There are good reasons to believe that statement is sincere. Like the rest of the developed world, China’s tech sector relies on access to the computer chips made by Taiwan Semiconductor Manufacturing Co. Ltd. What’s more, with the rise of anti-China moods in Europe, the United States, and Argentina, and a crumbling economy at home that’s even worse than reported, Xi needs a win. He telegraphed his intentions in his recent meeting with President Joe Biden when he stated that “the status quo [with Taiwan] can’t last forever.”

Beijing Ramps Up Military Encroachment on Taiwan

Xi is backing up those statements with action. In recent months, the CCP has upended the status quo surrounding Taiwan with unprecedented levels of air and sea military incursions as well as interference in Taiwanese politics.

But China is also heavily dependent on Australia’s natural resources. In 2022, for example, China imported 69 percent of its iron ore from Australia, three times more than Brazil, China’s second-largest supplier. Iron ore isn’t only a key ingredient for steelmaking and overall economic development but is also critical if China wants to continue building up its naval fleet of ships and submarines, which it does and is. So are coal, oil, and grains.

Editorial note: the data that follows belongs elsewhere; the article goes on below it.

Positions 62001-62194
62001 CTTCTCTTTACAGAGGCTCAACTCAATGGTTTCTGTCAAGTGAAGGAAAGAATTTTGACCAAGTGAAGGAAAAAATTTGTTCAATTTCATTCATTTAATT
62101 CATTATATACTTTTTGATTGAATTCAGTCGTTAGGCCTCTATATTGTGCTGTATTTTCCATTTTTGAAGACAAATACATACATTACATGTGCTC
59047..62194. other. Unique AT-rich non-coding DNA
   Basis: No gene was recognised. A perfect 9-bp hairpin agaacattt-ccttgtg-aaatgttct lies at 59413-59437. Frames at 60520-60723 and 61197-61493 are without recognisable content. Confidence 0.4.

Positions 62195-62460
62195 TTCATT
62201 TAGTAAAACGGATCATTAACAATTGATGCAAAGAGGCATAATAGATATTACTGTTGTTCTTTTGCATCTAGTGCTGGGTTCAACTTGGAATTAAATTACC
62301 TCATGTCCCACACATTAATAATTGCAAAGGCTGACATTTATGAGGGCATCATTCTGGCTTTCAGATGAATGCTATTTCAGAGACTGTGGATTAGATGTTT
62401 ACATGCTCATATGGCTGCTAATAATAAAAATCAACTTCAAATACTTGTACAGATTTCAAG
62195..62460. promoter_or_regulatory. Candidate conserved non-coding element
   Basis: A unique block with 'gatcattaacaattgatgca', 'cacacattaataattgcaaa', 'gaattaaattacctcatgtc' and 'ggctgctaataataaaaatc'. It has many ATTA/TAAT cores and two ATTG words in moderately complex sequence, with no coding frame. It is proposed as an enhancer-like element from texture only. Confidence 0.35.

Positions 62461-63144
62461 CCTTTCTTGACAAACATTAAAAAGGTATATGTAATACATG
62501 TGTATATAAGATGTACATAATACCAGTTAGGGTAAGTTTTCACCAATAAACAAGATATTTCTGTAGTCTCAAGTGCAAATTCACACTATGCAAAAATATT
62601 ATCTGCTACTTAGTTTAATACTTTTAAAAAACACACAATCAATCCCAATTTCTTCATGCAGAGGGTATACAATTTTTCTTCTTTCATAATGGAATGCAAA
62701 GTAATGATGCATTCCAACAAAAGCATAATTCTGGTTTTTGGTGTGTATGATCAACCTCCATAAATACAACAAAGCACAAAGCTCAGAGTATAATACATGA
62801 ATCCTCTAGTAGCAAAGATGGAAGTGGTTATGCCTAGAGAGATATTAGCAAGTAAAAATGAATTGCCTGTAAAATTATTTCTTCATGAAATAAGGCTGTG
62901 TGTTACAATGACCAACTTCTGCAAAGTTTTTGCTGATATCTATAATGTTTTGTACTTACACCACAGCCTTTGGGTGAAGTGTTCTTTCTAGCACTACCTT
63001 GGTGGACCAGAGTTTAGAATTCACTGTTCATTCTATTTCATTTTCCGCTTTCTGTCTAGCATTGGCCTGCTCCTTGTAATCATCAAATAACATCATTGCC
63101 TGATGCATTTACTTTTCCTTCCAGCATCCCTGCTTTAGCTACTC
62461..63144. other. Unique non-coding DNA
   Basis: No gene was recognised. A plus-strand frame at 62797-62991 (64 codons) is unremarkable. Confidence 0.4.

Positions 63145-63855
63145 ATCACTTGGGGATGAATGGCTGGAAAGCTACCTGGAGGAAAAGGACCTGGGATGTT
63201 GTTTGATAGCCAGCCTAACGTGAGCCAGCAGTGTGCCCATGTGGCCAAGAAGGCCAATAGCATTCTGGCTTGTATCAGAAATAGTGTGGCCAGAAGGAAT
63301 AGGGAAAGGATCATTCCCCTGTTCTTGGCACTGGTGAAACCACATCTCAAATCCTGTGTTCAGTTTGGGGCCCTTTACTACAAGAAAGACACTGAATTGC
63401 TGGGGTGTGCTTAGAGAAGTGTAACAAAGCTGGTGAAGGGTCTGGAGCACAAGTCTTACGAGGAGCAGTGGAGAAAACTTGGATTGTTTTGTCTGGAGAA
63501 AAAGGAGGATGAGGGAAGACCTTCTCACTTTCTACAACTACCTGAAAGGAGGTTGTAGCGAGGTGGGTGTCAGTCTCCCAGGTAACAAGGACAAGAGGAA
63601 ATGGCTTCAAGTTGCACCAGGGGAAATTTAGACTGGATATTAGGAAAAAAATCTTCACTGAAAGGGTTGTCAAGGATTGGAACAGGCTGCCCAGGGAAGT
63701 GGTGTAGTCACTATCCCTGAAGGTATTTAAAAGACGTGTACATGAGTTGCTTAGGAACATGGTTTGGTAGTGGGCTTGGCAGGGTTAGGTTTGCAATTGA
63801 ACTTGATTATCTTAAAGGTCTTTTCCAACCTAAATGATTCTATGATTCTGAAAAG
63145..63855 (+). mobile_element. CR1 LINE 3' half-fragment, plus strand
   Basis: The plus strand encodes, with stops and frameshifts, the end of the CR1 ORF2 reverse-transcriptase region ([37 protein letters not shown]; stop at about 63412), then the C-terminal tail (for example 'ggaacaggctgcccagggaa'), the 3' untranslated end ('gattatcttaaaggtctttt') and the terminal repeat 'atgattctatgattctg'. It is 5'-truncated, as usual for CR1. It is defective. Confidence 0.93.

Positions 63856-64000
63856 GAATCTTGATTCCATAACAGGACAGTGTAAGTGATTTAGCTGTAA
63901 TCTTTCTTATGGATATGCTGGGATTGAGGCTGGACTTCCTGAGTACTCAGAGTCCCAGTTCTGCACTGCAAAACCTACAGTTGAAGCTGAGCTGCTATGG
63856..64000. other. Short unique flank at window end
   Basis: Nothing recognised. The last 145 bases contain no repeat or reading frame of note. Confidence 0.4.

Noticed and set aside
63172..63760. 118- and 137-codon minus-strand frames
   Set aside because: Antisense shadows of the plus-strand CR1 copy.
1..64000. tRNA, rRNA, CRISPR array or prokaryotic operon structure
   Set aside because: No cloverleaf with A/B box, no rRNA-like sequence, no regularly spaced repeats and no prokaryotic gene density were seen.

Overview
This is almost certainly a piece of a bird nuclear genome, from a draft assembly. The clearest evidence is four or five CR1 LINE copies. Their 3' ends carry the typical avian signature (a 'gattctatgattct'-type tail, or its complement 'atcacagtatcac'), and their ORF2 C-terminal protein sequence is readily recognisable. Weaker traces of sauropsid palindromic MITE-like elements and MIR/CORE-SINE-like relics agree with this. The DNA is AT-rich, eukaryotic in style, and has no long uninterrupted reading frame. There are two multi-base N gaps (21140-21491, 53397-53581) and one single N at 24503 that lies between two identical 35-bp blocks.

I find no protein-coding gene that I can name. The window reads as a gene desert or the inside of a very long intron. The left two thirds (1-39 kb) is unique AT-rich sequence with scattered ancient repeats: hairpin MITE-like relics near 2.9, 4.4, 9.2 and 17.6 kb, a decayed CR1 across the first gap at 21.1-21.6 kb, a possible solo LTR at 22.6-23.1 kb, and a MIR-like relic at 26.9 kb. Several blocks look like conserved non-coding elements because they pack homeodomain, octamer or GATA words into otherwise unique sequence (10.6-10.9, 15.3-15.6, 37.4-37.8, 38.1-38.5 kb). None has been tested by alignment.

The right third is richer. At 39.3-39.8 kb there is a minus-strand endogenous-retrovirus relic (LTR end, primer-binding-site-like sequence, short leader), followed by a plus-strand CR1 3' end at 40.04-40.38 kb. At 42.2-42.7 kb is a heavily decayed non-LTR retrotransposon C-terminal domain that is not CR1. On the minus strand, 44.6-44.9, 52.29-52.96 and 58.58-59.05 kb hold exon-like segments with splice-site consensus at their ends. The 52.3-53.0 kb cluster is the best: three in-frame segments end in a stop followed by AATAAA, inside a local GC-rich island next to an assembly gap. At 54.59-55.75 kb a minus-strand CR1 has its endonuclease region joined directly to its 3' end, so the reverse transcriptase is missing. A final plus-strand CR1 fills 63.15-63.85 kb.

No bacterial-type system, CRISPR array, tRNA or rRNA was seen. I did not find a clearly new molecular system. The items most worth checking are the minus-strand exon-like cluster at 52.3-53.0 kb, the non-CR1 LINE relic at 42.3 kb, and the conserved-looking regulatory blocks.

The CCP’s naval ambitions are to first thwart U.S. dominance in the South China Sea, particularly with regard to Taiwan, and then outward to include the greater Asia-Pacific region. From a naval perspective, that first objective is within reach, if not already a reality. Furthermore, Australian planners know that with the Chinese regime’s long-range missiles and potential control over shipping lanes, particularly the Strait of Malacca, distance and oceans are no longer the defensive buffer they used to be.

That’s why the AUKUS and Quad agreements are so important to Australia. Collective security and its de-facto supporting role for the U.S. military are Australia’s main hope to avoid domination by the CCP. That said, neither arrangement is strong enough to sufficiently defend Australia.

Australia Is a Valid Military Target

From Beijing’s perspective, Australia is a valid and arguably easier military target, especially since its participation in last spring’s war games that the United States, France, and Japan held in the East China Sea. The propagandists at Global Times have warned Australia that its military is “weak” and “insignificant” and that Australian forces would be the “first hit” in any potential conflict over Taiwan.